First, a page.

Sounds good so far....
I had a cushy assignment in the financial district of beautiful San Francisco. I had been inserted into the headquarters of a big bank to keep tabs on an up and coming young banker that we suspected of laundering money for terrorist organizations. Actually, “suspected” is inaccurate, we knew what he was doing but I was assigned to him to figure out whom he was working with etc.
I couldn’t have been happier. I had an analyst in Langley do all the work at the bank that I was being paid $125k a year to do; he would just send me emails with everything attached. I had the target’s phone, various email accounts, snail male, office, apartment, car, and I had befriended him. I mean it was routine. I got the operation up and running and just sat back and let the information flow in. We could have arrested him 6 months ago. Although to be honest he would have been fortunate to be just arrested, chances were that he probably had other things to look forward to. He was screwed and had no idea. I almost felt bad for him, there was something endearing about him, but this was the path he choose, avarice is a hazardous trait.
Anyways, I was enjoying lunch with one of my many beautiful female colleagues when I got the text message that would ultimately change my life.
“ MEET ME AT (NAME OF LINC’S FRIENDS BAR) AT 22:00 TONIGHT.”
It was from Penkower, my superior. What was he doing in San Francisco? I approached the entrance to the bar and noticed two “dudes” standing in front. I took note of the fact that they never even glanced at me. A normal person will give you a look to check you out as you approach, even if they don’t make eye contact, at a minimum they size you up from a distance. These guys didn’t do that. They were agents, it takes one to know one, and they watched me without looking. Who knows what they were doing, maybe they were Penkower’s security detail, one way or another I knew something big was going down.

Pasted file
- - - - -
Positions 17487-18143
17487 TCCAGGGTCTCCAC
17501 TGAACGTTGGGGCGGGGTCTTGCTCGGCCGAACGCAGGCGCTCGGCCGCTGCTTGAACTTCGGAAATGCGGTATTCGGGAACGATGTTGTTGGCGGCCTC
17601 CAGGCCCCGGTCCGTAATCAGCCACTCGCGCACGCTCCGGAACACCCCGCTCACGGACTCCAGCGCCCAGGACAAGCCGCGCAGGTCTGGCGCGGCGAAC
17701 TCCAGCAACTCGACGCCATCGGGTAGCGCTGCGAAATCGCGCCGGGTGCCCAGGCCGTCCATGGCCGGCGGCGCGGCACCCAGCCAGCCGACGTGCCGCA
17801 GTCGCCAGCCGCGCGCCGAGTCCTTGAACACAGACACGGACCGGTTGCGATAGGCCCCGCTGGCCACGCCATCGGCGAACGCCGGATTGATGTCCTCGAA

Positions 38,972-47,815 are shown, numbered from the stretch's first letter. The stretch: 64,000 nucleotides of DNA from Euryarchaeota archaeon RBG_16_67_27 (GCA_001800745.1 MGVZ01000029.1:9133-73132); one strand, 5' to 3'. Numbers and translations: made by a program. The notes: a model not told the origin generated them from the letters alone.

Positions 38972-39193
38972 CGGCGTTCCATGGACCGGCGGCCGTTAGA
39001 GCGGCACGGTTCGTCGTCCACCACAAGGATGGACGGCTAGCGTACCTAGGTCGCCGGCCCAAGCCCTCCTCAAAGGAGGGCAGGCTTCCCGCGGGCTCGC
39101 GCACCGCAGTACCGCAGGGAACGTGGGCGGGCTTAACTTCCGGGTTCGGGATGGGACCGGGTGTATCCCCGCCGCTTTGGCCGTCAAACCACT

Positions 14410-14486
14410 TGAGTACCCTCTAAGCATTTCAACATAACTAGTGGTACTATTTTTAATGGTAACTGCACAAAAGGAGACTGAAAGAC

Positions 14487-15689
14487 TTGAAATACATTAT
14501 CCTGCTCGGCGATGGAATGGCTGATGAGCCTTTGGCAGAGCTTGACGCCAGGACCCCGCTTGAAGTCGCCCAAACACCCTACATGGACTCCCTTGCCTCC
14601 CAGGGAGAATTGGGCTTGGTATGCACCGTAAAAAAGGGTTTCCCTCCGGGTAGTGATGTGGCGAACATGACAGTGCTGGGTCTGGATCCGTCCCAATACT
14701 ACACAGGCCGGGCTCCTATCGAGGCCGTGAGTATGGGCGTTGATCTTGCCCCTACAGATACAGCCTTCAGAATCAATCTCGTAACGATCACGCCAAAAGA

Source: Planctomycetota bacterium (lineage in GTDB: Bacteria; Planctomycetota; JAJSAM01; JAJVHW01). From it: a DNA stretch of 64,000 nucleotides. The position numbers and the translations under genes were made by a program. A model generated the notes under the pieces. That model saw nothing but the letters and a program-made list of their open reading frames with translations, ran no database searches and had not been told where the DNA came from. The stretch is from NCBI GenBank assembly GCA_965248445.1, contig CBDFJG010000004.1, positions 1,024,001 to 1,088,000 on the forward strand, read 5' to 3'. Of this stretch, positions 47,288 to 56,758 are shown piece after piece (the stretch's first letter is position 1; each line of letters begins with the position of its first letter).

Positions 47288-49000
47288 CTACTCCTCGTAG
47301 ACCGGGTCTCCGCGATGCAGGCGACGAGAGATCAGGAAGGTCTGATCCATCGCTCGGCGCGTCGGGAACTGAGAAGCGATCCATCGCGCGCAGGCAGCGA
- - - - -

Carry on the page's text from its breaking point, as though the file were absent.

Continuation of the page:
I entered and found Penkower sitting ominously at a table near the back of the bar.
“Have a seat.”
No hand shake or smile, just a terse instruction.
“Whats up? What are you doing out here?”
“Listen, we are pulling you out of the bank and are going to try to get you in somewhere else.”
“Why? Where do you want me to go?”
“ We want to insert you into a new Neurobiology research center at UCSF.”
My heart sank. Great, I was going to be trading my suit and building full of beautiful women for a lab coat and awkward Neuroscientists with limited social skills. He could tell I was disappointed.
“ Listen I know you like your assignment, but this is bigger than you could possibly imagine. This operation has profound implications for national security.”
“Then why are you putting me on it?”
I was a junior officer, I had only been n the agency for three years.
“You’re the only one who has a chance of passing the interview, how many other Neurobiologists do you know in the agency?”
Its amazing, despite all the power and influence the agency had, we still had to perform well in interviews. I spent 4 years getting my PhD before realizing that a life in the laboratory was too mundane for my taste, so I joined the agency after graduating.
He handed me a thick folder, which contained the new me. New name, new Ids, new apartment, new social security number, and of course a new resume. According to the resume I had received my graduate training at the Harvard school of medicine and I was a prolific author on the Neuroscience of cognition. I didn’t ask, but I’m sure my new name was on the books at Harvard and the various journals in which I had been published. The envelope also contained the 250-page PhD thesis I had supposedly written. It was titled “ The Role of Hippocampal PKC epsilon and GABA-A receptor Interaction in Cognitive Enhancement.” I understood, I knew the language at least, and just reading the title brought feelings of the past rushing back.
“I need you to resign at the bank tomorrow morning and start getting ready for the interview, it will be a week from tomorrow. Make sure you read up on this guys research, you will be interviewing with him, the position is in his lab.”